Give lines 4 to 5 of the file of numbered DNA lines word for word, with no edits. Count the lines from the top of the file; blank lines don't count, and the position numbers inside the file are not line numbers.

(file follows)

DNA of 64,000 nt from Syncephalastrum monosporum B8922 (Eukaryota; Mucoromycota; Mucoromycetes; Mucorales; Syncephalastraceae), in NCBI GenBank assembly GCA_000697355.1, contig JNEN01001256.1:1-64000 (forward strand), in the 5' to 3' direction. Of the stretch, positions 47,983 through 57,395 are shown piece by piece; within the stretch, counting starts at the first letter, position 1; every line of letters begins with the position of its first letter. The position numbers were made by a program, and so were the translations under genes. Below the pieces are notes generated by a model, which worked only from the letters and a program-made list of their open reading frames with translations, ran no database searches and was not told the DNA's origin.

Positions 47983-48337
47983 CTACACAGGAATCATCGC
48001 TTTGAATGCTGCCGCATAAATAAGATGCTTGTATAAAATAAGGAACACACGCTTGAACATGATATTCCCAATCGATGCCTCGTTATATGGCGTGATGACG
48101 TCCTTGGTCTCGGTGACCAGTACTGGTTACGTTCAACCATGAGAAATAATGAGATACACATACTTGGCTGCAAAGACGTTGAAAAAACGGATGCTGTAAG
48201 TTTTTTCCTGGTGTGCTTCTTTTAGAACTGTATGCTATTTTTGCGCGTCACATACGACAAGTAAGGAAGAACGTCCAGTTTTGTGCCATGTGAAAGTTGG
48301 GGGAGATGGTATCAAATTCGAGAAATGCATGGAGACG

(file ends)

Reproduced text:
48001 TTTGAATGCTGCCGCATAAATAAGATGCTTGTATAAAATAAGGAACACACGCTTGAACATGATATTCCCAATCGATGCCTCGTTATATGGCGTGATGACG
48101 TCCTTGGTCTCGGTGACCAGTACTGGTTACGTTCAACCATGAGAAATAATGAGATACACATACTTGGCTGCAAAGACGTTGAAAAAACGGATGCTGTAAG